Data collected to supplement the Federal Reserve Board’s seventh annual Survey of Household Economics and Decisionmaking showed that U.S. families were faring better financially in July than in April, but many still faced uncertainty regarding layoffs and prospects for returning to work.
Recognizing the unprecedented financial disruptions caused by the COVID-19 pandemic, the Federal Reserve conducted a pair of supplemental surveys to monitor changes in the financial well-being of Americans. The first of these surveys was conducted in April, at the onset of the pandemic and before most financial relief efforts were in place. The April results were described in the Report on the Economic Well-Being of U.S. Households in 2019, Featuring Supplemental Data from April 2020. The second survey was conducted in July.
In July, 77 percent of adults said they were doing at least okay financially, up from 72 percent in early April, and 75 percent in October 2019. This increase is likely due to some people returning to work as well as the availability of assistance programs either from the government or from charitable organizations. A substantial number of families received one or more forms of financial assistance, and the effects of these programs were apparent in people’s overall financial well-being and ability to cover expenses.
The July survey demonstrated that people appeared better able to handle small financial emergencies than they were nine months prior in October 2019. Seventy percent of adults said in July that they would be able to pay an unexpected $400 emergency expense entirely by using cash, savings, or a credit card paid off at the next statement—an increase from 63 percent last October.
While financial assistance programs provided some buffer from economic hardships and some people have returned to their jobs, many others remain out of work. Fourteen percent of all adults reported being laid off since the pandemic began. Among those laid off, 30 percent said in the July survey that they had returned to their former job, up from 5 percent in April. An additional 10 percent said they were working elsewhere and did not expect to return to their old job.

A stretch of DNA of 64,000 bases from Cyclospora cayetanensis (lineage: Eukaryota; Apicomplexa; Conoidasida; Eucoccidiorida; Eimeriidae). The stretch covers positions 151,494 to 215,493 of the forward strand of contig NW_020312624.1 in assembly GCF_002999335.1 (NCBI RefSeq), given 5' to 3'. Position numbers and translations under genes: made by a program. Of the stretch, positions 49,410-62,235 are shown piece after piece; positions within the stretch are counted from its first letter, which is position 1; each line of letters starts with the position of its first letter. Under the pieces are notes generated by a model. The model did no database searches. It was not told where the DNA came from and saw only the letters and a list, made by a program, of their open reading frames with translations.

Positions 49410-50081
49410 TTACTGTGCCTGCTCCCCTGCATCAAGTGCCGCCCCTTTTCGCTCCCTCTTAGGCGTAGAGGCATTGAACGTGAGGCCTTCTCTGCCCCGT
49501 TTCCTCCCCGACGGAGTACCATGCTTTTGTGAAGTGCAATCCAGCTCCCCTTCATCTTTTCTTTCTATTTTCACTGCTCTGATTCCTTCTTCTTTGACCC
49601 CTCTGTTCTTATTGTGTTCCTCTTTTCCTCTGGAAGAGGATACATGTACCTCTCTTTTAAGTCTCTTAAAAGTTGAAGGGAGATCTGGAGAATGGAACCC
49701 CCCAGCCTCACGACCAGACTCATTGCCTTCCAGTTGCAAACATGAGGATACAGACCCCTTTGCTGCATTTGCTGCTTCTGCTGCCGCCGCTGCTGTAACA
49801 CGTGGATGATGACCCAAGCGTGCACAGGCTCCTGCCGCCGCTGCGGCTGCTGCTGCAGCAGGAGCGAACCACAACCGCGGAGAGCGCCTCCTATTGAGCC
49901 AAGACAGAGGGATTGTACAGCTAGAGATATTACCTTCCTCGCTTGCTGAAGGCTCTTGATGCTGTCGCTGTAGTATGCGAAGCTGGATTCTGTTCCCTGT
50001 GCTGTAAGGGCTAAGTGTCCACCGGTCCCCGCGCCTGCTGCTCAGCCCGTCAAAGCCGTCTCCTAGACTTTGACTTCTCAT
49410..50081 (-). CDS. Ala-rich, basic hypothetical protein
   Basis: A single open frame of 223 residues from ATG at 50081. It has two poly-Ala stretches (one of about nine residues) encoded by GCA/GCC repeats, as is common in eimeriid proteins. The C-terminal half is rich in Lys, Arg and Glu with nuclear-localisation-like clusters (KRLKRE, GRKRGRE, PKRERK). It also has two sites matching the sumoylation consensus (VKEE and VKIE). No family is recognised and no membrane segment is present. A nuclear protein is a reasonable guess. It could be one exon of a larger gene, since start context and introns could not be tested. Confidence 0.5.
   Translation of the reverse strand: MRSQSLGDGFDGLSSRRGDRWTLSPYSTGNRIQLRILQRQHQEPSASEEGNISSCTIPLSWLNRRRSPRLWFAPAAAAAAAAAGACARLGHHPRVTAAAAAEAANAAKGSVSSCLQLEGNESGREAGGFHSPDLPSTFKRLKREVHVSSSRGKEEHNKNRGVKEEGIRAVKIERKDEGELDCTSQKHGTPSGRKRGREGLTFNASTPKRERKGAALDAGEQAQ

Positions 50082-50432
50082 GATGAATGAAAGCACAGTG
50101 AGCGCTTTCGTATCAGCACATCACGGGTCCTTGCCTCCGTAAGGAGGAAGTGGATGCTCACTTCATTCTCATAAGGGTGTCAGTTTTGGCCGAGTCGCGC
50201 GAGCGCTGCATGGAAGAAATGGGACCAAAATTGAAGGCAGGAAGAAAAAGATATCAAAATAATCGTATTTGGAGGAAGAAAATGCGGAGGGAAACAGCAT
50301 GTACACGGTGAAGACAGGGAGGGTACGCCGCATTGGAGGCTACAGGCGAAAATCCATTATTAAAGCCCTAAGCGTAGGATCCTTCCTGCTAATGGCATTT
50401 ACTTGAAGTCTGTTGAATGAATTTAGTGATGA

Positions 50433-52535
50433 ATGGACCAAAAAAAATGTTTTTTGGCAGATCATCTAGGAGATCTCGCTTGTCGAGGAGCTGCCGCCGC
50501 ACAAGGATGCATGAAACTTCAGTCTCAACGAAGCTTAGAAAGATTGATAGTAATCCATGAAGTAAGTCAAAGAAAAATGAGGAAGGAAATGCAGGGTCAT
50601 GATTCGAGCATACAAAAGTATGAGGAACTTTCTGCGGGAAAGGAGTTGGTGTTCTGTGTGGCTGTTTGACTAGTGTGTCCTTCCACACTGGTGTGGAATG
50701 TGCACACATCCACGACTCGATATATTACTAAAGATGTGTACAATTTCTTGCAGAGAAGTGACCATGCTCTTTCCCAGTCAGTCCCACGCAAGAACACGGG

Still, a larger share of laid-off workers expected the layoff to be permanent than in April. In July, 22 percent of adults who had been laid off said that they were not employed and that they did not expect to return to their old jobs. This is up from 7 percent of laid-off workers who reported in April that they were not employed and did not expect to return to their old jobs.
The recent survey also shows that laid-off workers with low incomes are somewhat less likely to have returned to the same job. Twenty-five percent of laid-off workers with family incomes under $40,000 returned to the same job, compared with 39 percent of laid-off workers with family incomes over $100,000.
Results from the April and July surveys reflect families’ experiences of financial conditions over the initial months of the pandemic’s onset. Yet, financial repercussions from COVID-19 continue to evolve, and the Federal Reserve Board plans to field the complete annual Survey of Household Economics and Decisionmaking in the fourth quarter of 2020 to continue to monitor the economic well-being of U.S. consumers in the months ahead.
The report, downloadable data, and a video summarizing the survey’s findings may be found at: https://www.federalreserve.gov/consumerscommunities/shed.htm.
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